War of the Rebellion: Serial 057 Page 0660 Chapter XLIV. KY., SW. VA., TENN., MISS., ALA., AND N. GA.

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Having accomplished the object of my mission, to the extent of my ability, and believing that further search would be as ineffectual and fruitless as previous search has proven, I returned to the ferry and north bank of the river, thence to Stevenson, where I delivered the persons of Messrs Hugh and Adam Caperton and Mr. John Loweree into your charge and keeping.

In the course of my investigations I became acquainted with the fact that a strong guerrilla rendezvous exists at Raccon Creek, about 7 miles from Caperton's Ferry, under the leadership of a person named Cox. This man, with some 15 or 20 comrades, has dashed through the valley on Thursday or Friday last, committing serious depredations. This man is the same persons ho attacked the detachment of the Sixty-sixth Ohio a few weeks ago.

A rumor prevails in the valley that some 1,500 of Morgan's men are congregated in the mountains.

Numerous individuals in the valley and on the mountains are desirous of taking the oath of allegiance.

The arrested Caperton brothers are considered the wealthiest and most influential men in the valley. Both have nephews and sons in the rebel army; Mr. Loweree has two sons in the service of the rebels.

The roads are in execrable condition, miry and rocky.

I must render proper thanks to the offices and men assisting me, all from the Sixtieth New York, for alacrity and obedience to every command and the endeavor to do more than I required. I cannot too highly compliment them.

The expedition is under many obligations to Lieutenant Merriam and Brown, of the One hundred and forty-ninth New York, for their diligence and attention in ferrying the command over the river and return.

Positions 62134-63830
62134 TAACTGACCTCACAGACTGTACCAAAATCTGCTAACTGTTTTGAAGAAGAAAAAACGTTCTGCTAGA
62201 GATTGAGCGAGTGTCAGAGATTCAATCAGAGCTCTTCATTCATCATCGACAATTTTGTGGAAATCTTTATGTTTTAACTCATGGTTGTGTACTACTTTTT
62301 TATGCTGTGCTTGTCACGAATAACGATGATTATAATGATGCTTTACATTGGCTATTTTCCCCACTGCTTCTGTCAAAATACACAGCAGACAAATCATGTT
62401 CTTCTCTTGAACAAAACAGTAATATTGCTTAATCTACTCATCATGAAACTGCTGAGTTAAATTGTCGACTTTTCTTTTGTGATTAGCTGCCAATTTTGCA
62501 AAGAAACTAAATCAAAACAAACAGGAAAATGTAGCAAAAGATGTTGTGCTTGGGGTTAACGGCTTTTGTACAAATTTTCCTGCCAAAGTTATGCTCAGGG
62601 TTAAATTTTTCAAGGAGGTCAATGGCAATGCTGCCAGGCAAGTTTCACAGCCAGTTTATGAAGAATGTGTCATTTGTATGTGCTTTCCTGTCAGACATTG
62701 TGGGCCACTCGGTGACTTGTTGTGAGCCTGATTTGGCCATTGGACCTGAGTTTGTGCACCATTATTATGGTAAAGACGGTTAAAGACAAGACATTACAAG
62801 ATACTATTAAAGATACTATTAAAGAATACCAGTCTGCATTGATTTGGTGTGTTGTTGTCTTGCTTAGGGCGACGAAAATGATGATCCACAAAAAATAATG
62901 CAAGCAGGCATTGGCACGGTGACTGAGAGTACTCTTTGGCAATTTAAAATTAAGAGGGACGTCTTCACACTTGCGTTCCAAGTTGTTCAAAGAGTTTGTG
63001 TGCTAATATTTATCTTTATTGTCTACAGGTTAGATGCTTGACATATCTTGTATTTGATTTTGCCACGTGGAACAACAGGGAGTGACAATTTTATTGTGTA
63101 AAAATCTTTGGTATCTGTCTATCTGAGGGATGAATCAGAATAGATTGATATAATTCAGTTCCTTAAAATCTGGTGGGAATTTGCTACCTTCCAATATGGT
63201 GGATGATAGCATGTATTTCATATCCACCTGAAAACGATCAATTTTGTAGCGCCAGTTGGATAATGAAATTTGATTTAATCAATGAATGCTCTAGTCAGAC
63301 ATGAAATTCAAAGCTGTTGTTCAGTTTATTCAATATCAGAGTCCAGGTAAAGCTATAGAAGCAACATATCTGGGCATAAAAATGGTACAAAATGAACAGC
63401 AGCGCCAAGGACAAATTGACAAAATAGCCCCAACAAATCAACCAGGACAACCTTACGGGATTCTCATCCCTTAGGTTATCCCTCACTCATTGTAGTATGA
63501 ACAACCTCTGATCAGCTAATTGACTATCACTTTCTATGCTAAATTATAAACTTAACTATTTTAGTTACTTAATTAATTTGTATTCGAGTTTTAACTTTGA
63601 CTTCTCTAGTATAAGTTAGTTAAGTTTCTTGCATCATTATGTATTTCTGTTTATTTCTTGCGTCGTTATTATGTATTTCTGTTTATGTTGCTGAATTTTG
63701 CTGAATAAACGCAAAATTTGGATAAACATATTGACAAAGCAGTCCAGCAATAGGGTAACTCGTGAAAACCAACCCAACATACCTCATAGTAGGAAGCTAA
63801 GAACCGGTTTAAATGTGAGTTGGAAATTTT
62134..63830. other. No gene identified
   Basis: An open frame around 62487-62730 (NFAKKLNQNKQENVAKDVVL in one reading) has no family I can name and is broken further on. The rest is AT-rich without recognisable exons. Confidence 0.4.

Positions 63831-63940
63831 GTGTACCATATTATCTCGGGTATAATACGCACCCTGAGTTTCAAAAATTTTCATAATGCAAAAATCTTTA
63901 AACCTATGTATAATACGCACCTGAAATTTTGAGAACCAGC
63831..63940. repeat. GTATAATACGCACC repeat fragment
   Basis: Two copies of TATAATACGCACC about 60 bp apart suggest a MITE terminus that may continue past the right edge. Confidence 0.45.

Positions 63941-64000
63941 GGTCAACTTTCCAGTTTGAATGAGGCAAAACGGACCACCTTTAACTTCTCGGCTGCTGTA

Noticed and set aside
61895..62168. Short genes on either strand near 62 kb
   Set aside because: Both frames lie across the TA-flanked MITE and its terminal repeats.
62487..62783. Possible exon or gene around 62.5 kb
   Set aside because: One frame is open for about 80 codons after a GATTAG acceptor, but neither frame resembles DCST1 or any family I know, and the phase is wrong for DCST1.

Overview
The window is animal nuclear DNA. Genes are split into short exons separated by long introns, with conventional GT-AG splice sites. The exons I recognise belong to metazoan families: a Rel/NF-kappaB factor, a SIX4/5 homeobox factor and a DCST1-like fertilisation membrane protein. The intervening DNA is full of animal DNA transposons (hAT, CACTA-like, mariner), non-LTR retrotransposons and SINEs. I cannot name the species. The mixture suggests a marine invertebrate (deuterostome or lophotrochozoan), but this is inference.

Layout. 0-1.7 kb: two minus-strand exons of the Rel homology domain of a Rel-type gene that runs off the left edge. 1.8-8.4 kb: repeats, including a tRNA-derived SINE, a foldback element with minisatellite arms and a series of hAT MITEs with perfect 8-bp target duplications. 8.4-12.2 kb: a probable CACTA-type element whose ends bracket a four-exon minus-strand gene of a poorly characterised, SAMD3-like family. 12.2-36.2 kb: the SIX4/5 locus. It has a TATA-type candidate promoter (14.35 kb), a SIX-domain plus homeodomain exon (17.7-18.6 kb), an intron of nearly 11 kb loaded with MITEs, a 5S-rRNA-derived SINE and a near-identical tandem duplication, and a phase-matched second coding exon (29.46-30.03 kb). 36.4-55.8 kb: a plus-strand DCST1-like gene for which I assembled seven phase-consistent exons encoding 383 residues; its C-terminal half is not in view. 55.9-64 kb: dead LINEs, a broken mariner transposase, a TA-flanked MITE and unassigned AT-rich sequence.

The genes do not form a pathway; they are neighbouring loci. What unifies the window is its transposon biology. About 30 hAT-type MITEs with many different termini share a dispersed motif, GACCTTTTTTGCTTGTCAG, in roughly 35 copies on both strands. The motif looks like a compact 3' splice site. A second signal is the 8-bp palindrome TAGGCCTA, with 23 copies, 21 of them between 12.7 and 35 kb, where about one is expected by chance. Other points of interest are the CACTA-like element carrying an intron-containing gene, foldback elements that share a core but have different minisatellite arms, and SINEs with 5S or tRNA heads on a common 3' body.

I am, captain, with great respect, your very obedient servant,


Major 102nd N. Y. V. V., Commanding Detch. 60th N. Y. V. V.

Captain S. B. WHEELOCK,

Acting Assistant Adjutant-General.

APRIL 11, 1864.-Affair near Kelly's Plantation, Sulphur Springs Road, Ala.

Reports of Captain William Jessup, Fifth Ohio Cavalry.


April 12. 1864.

COLONEL: I have the following report to make:

As my wagon, containing tne days' rations, a quantity of ammunition, and some clothing, camp and garrison equipage, was returning from Huntsville, Ala., it was attacked near Kelly's plantation, on the Sulphur Springs road, by a band of robbers, captured, and burned with all it contained. Three of the escort were also taken prisoners, and 6 mules and harness.

As soon as I learned of the affair I immediately went in pursuit, and was not half an hour behind them. They went west about 14 miles, and then bore to the north. At dark I was but ten minutes behind them. At this point roads led in every direction, and it was impossible for me to trail them farther.